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Texas 'transgender boy' wins second girls' wrestling state title
Mack Beggs, a female transgender who is transitioning to a male, won his second state championship title in Texas. (YouTube screenshot)

Texas 'transgender boy' wins second girls' wrestling state title

A transgender boy has won the Texas girls' Class 6A 110-pound division title for the second time.

Mack Beggs, 18, a senior at Euless Trinity High School near Dallas, won the title Saturday at a tournament in Cypress outside of Houston, the Associated Press reported. He came into the competition with a 32-0 record and beat Chelsea Sanchez, the same opponent he defeated for the title in 2017.

Beggs also beat three additional female wrestlers on his way to the championship.

What is the transition process?

Beggs is taking a low-dose of testosterone to transition from female to male and is taking a low-dose of testosterone, reports state.

His steroid therapy treatments last season sparked a fiery debate about fairness and transgender rights. This year did not see as much fanfare, except for a last-minute lawsuit that tried to stop Beggs from competing, reports state.

Beggs tried to wrestle in the boys’ division. But athletic league rules for Texas public schools requires athletes to compete on teams that reflect the gender on their birth certificate.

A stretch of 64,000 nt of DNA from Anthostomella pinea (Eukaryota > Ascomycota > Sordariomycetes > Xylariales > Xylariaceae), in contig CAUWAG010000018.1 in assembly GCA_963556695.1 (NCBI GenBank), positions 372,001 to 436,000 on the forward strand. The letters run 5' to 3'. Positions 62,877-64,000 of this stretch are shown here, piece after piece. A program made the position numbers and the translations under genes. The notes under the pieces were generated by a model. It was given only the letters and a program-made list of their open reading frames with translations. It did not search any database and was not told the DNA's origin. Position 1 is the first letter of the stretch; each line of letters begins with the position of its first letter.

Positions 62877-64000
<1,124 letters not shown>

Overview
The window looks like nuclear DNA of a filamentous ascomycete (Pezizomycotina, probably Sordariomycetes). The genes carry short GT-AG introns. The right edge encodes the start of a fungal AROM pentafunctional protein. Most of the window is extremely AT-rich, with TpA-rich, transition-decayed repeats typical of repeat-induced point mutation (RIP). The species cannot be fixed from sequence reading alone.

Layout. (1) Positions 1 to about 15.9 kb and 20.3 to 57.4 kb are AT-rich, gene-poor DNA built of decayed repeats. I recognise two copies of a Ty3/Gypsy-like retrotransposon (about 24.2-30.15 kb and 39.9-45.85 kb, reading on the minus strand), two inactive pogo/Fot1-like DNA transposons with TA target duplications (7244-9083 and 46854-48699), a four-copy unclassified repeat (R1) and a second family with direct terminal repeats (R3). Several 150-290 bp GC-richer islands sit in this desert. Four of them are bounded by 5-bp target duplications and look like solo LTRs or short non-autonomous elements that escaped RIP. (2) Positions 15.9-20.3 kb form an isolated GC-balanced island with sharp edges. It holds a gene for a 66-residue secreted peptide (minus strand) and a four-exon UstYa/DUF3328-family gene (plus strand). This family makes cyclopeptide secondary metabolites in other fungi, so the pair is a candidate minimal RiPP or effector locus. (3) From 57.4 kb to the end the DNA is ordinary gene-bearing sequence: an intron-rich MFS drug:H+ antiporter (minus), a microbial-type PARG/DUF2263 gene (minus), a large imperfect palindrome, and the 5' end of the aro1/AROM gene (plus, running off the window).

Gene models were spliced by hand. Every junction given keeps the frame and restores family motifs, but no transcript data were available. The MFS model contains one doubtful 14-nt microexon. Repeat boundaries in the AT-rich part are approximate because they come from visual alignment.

“He has so much respect for all the girls he wrestles,” his mother, Angela McNew, told the Associated Press. “People think Mack has been beating up on girls … The girls he wrestles with, they are tough. It has more to do with skill and discipline than strength.”

Was there a lot of controversy this year?

McNew did not allow media interviews with Beggs prior to the state meet. She said that allowed him to focus on the competition. It also shielded him from possible social media attacks and the insults that are sometimes shouted out from the stands or from other competitors.

Last season, two of Beggs' competitors forfeited their meets because they feared being injured. This year, there was one forfeit. An opposing coach and her teammates had insisted she wrestle Beggs, but she refused, McNew said.

Beggs and his family have repeatedly said he wants to compete against boys.

The University Interscholastic League, which governs Texas high school sports, approved the birth certificate rule in 2016. The rule was designed to help schools determine competition, said Jamie Harrison, the UIL’s deputy director, told the Associated Press.

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